The Environmental Systems Analysis Group provides the possibility for students to do their thesis in collaboration with our group. This is one of many possible thesis subjects. Please feel free to contact professor De Vries (right) for more information.
Soil supports crop production, is an important buffer of environmental pollution by agro-chemicals, and represents the largest terrestrial carbon stock. For soil fertility, both macro- and micronutrient contents are important indicators, and soil organic carbon content is essential for assessing carbon stocks, particularly in relation to the threats of climate change and soil organic matter decline. Agricultural management can greatly influence both crop yields, soil quality, e.g., the accumulation of soil carbon (C), nitrogen (N), and phosphorus (P) and the environment by losses of C, N, and P to air and water. Management additionally affects other processes influencing soil quality such as soil erosion and compaction,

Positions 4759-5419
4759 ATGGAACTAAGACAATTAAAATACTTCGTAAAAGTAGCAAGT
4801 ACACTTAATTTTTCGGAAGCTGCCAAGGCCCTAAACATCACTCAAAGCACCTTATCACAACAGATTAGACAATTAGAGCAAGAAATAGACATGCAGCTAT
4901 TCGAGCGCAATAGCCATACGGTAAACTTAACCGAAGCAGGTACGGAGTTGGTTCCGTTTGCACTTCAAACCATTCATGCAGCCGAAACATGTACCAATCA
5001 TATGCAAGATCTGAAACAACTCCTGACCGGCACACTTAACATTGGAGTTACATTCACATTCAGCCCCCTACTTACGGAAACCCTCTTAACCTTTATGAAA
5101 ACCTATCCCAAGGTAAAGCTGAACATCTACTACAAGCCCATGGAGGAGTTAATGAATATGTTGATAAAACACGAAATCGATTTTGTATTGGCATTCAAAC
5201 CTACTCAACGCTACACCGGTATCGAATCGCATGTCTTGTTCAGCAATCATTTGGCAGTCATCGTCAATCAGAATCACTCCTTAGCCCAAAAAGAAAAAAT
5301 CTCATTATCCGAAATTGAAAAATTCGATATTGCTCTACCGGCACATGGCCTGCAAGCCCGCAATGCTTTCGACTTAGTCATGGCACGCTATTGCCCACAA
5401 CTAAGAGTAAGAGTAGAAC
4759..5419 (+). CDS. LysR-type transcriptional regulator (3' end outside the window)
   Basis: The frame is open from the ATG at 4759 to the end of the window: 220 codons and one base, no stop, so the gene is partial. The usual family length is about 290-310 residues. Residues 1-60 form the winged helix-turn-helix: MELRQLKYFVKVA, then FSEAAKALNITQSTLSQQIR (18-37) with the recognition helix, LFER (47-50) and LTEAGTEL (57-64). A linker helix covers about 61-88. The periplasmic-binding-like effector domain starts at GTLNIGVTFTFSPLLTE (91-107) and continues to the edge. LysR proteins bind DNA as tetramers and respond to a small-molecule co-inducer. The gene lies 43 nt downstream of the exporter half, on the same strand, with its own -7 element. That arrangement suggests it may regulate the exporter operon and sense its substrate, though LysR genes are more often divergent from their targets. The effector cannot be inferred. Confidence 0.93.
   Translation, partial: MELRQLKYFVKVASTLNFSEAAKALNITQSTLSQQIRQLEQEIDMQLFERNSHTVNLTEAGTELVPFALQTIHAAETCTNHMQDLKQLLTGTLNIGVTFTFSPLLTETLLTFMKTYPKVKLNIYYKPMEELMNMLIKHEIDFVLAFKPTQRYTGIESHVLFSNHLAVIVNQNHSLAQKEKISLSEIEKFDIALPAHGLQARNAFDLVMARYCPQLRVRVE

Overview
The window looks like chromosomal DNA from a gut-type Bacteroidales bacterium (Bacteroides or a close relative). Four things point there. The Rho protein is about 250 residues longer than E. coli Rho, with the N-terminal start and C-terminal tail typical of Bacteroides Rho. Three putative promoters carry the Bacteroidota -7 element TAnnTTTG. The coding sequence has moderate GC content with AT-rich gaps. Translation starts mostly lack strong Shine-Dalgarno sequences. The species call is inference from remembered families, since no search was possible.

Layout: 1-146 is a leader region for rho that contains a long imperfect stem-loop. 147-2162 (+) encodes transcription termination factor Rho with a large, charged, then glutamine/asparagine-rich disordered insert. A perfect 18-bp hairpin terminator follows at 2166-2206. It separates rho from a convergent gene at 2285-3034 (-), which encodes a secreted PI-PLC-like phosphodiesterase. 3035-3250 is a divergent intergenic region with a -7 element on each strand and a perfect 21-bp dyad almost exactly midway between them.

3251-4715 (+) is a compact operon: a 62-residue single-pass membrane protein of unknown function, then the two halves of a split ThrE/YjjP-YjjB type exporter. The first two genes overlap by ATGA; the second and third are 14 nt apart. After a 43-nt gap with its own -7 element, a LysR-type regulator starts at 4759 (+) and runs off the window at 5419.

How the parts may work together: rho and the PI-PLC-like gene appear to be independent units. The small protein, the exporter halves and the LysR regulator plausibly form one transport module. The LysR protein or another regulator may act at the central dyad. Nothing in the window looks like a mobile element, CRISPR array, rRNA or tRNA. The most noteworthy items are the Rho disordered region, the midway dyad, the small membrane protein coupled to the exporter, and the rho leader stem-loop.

The aims of MSc theses related to this topic is a quantification of impacts of agronomic management measures on either: (i) crop yields/ nutrient uptake and nutrient use efficiencies, (ii) soil quality, such as the soil carbon or phosphorous balance or soil compaction or (iii) nitrogen losses to air and water, based on published scientific field studies via meta-analytical techniques. The aim of each study is to identify most promising mitigation options via agricultural management, accounting for differences in agro-ecosystem properties. A distinction will be made in meta-analysis, while distinguishing agro-ecological conditions affecting the impacts and meta-regression, accounting explicitly for those agro-ecological conditions in a meta-regression model. The thesis is part of an overall PhD trajectory focused on the identification of relevant sustainability indicators with respect to crop growth/soil quality (aim is improvement) and environmental impacts (aim is reduction) that can be linked to management.